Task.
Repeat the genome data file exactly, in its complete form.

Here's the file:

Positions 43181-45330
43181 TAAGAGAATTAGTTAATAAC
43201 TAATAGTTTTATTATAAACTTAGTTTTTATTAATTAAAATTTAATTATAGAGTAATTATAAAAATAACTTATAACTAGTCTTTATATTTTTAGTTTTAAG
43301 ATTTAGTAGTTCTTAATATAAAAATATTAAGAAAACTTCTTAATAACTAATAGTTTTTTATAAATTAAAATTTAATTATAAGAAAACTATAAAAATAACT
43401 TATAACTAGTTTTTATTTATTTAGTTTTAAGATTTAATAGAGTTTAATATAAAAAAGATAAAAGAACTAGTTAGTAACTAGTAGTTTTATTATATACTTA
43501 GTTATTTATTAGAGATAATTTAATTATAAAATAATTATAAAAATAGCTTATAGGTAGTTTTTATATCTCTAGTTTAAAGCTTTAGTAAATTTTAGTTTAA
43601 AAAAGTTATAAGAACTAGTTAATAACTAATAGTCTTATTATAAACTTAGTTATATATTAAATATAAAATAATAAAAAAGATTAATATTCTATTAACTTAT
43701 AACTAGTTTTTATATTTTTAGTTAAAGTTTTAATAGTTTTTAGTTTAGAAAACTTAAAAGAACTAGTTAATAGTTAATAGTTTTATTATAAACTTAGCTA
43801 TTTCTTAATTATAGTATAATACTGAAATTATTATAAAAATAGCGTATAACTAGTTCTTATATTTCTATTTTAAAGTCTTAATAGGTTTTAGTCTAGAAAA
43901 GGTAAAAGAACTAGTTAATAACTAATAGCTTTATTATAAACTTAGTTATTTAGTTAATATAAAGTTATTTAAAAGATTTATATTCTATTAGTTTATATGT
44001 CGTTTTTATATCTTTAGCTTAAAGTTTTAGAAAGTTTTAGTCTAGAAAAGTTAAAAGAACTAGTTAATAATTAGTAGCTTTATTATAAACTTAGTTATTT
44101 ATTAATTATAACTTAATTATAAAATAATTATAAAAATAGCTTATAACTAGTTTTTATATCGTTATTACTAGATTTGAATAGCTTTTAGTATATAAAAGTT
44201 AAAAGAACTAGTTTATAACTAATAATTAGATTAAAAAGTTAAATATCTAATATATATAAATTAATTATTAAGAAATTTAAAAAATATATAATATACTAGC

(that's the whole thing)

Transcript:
Positions 43181-45330
43181 TAAGAGAATTAGTTAATAAC
43201 TAATAGTTTTATTATAAACTTAGTTTTTATTAATTAAAATTTAATTATAGAGTAATTATAAAAATAACTTATAACTAGTCTTTATATTTTTAGTTTTAAG
43301 ATTTAGTAGTTCTTAATATAAAAATATTAAGAAAACTTCTTAATAACTAATAGTTTTTTATAAATTAAAATTTAATTATAAGAAAACTATAAAAATAACT
43401 TATAACTAGTTTTTATTTATTTAGTTTTAAGATTTAATAGAGTTTAATATAAAAAAGATAAAAGAACTAGTTAGTAACTAGTAGTTTTATTATATACTTA
43501 GTTATTTATTAGAGATAATTTAATTATAAAATAATTATAAAAATAGCTTATAGGTAGTTTTTATATCTCTAGTTTAAAGCTTTAGTAAATTTTAGTTTAA
43601 AAAAGTTATAAGAACTAGTTAATAACTAATAGTCTTATTATAAACTTAGTTATATATTAAATATAAAATAATAAAAAAGATTAATATTCTATTAACTTAT
43701 AACTAGTTTTTATATTTTTAGTTAAAGTTTTAATAGTTTTTAGTTTAGAAAACTTAAAAGAACTAGTTAATAGTTAATAGTTTTATTATAAACTTAGCTA
43801 TTTCTTAATTATAGTATAATACTGAAATTATTATAAAAATAGCGTATAACTAGTTCTTATATTTCTATTTTAAAGTCTTAATAGGTTTTAGTCTAGAAAA
43901 GGTAAAAGAACTAGTTAATAACTAATAGCTTTATTATAAACTTAGTTATTTAGTTAATATAAAGTTATTTAAAAGATTTATATTCTATTAGTTTATATGT
44001 CGTTTTTATATCTTTAGCTTAAAGTTTTAGAAAGTTTTAGTCTAGAAAAGTTAAAAGAACTAGTTAATAATTAGTAGCTTTATTATAAACTTAGTTATTT
44101 ATTAATTATAACTTAATTATAAAATAATTATAAAAATAGCTTATAACTAGTTTTTATATCGTTATTACTAGATTTGAATAGCTTTTAGTATATAAAAGTT
44201 AAAAGAACTAGTTTATAACTAATAATTAGATTAAAAAGTTAAATATCTAATATATATAAATTAATTATTAAGAAATTTAAAAAATATATAATATACTAGC